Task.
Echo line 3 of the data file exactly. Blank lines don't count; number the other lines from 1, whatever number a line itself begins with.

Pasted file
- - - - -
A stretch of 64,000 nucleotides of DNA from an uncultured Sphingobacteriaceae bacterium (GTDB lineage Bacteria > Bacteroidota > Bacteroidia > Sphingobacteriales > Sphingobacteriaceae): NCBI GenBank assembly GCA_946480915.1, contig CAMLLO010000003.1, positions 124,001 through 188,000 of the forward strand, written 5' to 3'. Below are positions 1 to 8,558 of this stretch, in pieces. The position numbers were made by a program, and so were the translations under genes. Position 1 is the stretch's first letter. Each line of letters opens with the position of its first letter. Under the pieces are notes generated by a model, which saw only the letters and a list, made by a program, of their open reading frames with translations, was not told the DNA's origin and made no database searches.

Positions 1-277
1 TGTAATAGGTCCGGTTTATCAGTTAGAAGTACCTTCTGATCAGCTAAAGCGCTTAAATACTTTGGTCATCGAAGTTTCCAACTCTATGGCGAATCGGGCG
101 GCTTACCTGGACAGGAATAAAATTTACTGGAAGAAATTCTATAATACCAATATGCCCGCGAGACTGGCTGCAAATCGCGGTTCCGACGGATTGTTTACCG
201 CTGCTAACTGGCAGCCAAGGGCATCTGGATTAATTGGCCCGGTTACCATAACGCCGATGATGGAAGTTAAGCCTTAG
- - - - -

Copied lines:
1 TGTAATAGGTCCGGTTTATCAGTTAGAAGTACCTTCTGATCAGCTAAAGCGCTTAAATACTTTGGTCATCGAAGTTTCCAACTCTATGGCGAATCGGGCG